Using survey data from 258 Illinois corn farmers, we investigate the relationship between subjective and objective yield measures and their effect on the use of crop insurance. Our findings show that producers view themselves as better than average with respect to yields and in terms of their variability, and that over- and underconfidence also influence their use of crop insurance. The effects are not symmetric, overconfidence is primarily reflected in the larger-than-average yield, while underconfidence emerges mainly in the larger-than-average variability. Crop insurance use is further affected by risk preferences and county yield variability.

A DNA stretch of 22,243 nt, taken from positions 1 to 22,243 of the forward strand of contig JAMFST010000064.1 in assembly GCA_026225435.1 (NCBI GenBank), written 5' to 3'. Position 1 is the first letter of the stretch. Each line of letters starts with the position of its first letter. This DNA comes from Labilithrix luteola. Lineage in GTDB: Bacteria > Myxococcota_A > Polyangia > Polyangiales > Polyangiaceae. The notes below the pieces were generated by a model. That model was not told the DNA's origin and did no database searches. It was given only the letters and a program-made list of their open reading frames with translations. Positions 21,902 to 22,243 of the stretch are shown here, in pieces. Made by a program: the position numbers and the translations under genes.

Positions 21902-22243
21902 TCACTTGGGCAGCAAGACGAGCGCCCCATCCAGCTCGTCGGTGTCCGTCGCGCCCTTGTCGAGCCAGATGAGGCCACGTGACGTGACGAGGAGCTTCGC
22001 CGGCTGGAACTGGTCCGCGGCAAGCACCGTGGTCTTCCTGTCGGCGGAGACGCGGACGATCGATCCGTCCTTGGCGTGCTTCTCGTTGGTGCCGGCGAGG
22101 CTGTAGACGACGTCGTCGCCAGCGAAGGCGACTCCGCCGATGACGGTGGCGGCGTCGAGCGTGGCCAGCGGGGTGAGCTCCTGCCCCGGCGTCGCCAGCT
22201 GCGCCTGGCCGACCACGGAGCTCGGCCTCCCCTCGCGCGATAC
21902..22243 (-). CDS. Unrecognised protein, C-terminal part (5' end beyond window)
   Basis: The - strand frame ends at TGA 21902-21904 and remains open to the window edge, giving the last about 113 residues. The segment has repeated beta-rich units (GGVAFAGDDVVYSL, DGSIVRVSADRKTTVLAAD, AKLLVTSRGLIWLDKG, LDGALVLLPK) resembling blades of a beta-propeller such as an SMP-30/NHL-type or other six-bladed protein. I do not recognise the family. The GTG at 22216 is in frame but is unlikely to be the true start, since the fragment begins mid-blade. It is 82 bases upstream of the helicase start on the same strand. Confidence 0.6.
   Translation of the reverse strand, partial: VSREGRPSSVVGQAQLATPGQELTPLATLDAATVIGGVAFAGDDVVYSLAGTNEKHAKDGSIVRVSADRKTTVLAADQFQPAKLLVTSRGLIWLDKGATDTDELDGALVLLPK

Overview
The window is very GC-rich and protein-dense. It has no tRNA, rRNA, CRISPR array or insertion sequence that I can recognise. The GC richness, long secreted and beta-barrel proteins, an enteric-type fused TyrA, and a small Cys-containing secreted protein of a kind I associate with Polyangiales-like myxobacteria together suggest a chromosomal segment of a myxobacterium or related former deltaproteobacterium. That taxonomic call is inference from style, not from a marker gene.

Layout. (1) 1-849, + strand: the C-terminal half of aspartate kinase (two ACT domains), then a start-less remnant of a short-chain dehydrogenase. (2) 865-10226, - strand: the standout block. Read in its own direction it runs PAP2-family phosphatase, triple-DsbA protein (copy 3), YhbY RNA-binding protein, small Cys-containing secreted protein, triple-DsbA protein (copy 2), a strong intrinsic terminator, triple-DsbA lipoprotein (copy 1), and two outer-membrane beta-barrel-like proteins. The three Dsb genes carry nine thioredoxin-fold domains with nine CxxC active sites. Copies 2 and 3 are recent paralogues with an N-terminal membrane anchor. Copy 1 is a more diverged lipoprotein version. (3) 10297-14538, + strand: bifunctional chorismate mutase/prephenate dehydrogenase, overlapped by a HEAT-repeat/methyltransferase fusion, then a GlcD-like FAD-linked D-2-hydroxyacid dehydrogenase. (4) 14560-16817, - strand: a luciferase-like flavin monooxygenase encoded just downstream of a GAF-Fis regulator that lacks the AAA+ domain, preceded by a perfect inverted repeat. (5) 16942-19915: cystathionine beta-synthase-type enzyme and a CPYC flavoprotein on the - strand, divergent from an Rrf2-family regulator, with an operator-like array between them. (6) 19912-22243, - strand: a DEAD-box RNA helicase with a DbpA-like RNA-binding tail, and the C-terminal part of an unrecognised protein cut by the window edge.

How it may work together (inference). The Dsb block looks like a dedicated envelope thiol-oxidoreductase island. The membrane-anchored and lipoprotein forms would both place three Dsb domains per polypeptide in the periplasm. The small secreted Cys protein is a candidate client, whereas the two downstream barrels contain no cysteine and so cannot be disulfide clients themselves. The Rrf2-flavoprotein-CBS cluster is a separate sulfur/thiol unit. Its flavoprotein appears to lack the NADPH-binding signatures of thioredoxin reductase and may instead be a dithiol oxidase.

|Publication status||Published - 2006|